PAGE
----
The Offshore Voyaging Reference Site

Test Sail and Review of The Boréal 47.2

Back in July of 2020 when I wrote my initial piece on the new Boréal 44.2 and 47.2 models, it was with every expectation that I would soon have a test sail to share with you.

How wrong can you be? I don’t need to go into why because I’m sure you can guess, but after four attempts I finally made it over to France in late October 2021, just before winter finally struck.

Read on for the results of my in-person inspection followed by a test sail:

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More Articles From Boréal 44.2/47.2:

  1. Test Sail and Review of The Boréal 47.2
  2. Two New Designs From Boréal
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Michael Lambert

Thanks so much for this long-awaited article! I have to say I was getting all giddy again about my 47.2, until I saw that rendering of the 44.2! Two of the things I’m looking forward to are to not have to ask guests to move every time I want to turn a winch, and easy access to the platform, and it looks like that design accomplishes those as well, in a simpler, smaller package. Oh well, I’m sure I’ll be fine….

Bryan Keith

A great article Colin, thank you. We’ve noticed via the Boreal fb group, the 47.2 seems to be a very popular choice. The attraction with the bigger cockpit would be a plus for sure but with the sail handling at the mast on the 44.2, that was the deciding factor for us. Whilst the philosophy of Boreal design really makes sense and they are without doubt fine vessels it is the crew onboard that will make it a great sailboat, something we need to focus on after our launch in March 2022.

James Evans

I’m surprised that the staysail isn’t self-tacking, and the sprit could do with extending. Overall quite nice if you’ve goat a million bucks to spare.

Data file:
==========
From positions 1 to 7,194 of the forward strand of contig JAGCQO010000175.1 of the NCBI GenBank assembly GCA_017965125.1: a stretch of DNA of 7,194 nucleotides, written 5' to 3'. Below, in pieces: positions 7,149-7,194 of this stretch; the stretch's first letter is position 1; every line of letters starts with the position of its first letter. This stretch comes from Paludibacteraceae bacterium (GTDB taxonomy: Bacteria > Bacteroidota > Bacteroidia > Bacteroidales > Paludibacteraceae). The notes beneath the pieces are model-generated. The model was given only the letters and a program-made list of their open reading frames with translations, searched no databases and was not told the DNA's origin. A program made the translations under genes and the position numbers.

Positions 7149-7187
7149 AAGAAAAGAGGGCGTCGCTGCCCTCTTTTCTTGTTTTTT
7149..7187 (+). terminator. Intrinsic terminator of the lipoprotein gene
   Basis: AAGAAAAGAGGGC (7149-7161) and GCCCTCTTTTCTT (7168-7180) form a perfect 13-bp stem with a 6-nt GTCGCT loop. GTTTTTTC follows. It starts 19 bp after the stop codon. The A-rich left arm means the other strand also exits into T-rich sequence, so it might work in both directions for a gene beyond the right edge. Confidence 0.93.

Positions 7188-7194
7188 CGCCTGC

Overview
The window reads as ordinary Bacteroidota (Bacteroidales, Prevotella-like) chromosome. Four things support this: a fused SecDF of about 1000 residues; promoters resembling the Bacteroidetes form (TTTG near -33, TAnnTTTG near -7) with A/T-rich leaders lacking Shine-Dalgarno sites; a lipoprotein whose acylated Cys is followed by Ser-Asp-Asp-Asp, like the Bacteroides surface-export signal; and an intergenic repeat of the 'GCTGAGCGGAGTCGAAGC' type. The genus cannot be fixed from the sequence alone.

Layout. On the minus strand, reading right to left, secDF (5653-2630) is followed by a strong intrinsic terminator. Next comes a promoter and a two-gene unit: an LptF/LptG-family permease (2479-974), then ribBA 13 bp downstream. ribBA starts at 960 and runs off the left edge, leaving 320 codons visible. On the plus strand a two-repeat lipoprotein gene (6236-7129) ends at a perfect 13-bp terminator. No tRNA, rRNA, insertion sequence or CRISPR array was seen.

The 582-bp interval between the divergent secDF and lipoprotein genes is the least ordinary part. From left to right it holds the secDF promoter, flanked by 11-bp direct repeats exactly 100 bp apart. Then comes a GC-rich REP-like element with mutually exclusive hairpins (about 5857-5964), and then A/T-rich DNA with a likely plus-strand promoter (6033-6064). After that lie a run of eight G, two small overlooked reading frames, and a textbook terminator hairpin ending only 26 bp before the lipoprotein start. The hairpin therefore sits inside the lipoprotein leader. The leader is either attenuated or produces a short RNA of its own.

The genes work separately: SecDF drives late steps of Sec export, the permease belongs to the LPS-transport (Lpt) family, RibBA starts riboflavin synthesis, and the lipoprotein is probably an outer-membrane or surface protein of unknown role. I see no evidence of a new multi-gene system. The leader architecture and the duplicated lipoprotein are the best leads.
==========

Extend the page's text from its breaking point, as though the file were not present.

Reed Erskine

Low profile, impressive tankage on this vessel is certainly a plus, but I have never understood the French devotion to running the galley along the side of the salon. Depending on the angle of heel, dealing with a linear galley would seem to be more difficult and hazardous than a compact, centralized work area surrounding the user on two or three sides. The galley sink amidships, with its center-line through-hull eliminates the possibility of seawater back up when the galley side is heeled hard to leeward. Center line sink through-hulls seem to be an essential feature on most US and UK built monohull sailing vessels.

Jacob Lejdström

Amazing article, and an amazing boat design. As for the larger hull form, what was your opinion on its motion when heading into waves? Is there a big difference as opposed to the previous hull shape?

David Zaharik

Thanks Colin. Nice article… Boréal do make fine yachts and our 47.0 is still an attraction at the club or where ever we go. She sails so well.I’ve actually used my stay sail in close quarter tacking out a channel in quite light winds and she did much better than I anticipated. LOL… I still can’t tack the genoa properly! Sheesh…

John Harries

Hi Colin,

One thing that does concern me about the new boats is what the lighter air performance is going to be like. Boreal added a lot of weight and wetted surface, as well as upping the prismatic coefficient a lot without adding any appreciable sail area over the older models to the point that the SA/D is below 17 light ship and will, I’m guessing, go below 15 when the boats are loaded—the draw back of more space is it’s always tempting to fill it with stuff.

Did JFD talk at all about the decision not to add mast height to scale the sail area with the increase in size?

I sailed a 44 Mk1 in light air and found that once the wind got below about 8 true, she was getting pretty sluggish, even up wind, and that with a larger overlap on the genoa, so, unless I’m missing something, the new boats are going to end up motoring or setting light air sails quite a bit more than the old?